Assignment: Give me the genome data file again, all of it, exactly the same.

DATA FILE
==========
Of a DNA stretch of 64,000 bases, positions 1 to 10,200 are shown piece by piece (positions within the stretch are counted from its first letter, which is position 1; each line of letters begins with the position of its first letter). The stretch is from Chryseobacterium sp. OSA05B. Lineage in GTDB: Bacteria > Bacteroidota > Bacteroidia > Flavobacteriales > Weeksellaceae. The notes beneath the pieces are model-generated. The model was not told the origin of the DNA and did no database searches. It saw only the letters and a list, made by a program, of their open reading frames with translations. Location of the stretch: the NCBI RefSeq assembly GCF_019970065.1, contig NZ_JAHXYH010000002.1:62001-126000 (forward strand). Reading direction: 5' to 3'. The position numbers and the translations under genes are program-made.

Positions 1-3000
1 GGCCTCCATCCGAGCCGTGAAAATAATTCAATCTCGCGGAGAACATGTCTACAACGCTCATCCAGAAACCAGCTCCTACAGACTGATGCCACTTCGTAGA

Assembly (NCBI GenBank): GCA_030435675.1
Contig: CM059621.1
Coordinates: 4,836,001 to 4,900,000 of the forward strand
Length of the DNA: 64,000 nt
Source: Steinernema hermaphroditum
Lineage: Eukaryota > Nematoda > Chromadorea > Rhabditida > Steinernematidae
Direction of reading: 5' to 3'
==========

Of a DNA stretch of 64,000 bases, positions 1 to 10,200 are shown piece by piece (positions within the stretch are counted from its first letter, which is position 1; each line of letters begins with the position of its first letter). The stretch is from Chryseobacterium sp. OSA05B. Lineage in GTDB: Bacteria > Bacteroidota > Bacteroidia > Flavobacteriales > Weeksellaceae. The notes beneath the pieces are model-generated. The model was not told the origin of the DNA and did no database searches. It saw only the letters and a list, made by a program, of their open reading frames with translations. Location of the stretch: the NCBI RefSeq assembly GCF_019970065.1, contig NZ_JAHXYH010000002.1:62001-126000 (forward strand). Reading direction: 5' to 3'. The position numbers and the translations under genes are program-made.

Positions 1-3000
1 GGCCTCCATCCGAGCCGTGAAAATAATTCAATCTCGCGGAGAACATGTCTACAACGCTCATCCAGAAACCAGCTCCTACAGACTGATGCCACTTCGTAGA

Assembly (NCBI GenBank): GCA_030435675.1
Contig: CM059621.1
Coordinates: 4,836,001 to 4,900,000 of the forward strand
Length of the DNA: 64,000 nt
Source: Steinernema hermaphroditum
Lineage: Eukaryota > Nematoda > Chromadorea > Rhabditida > Steinernematidae
Direction of reading: 5' to 3'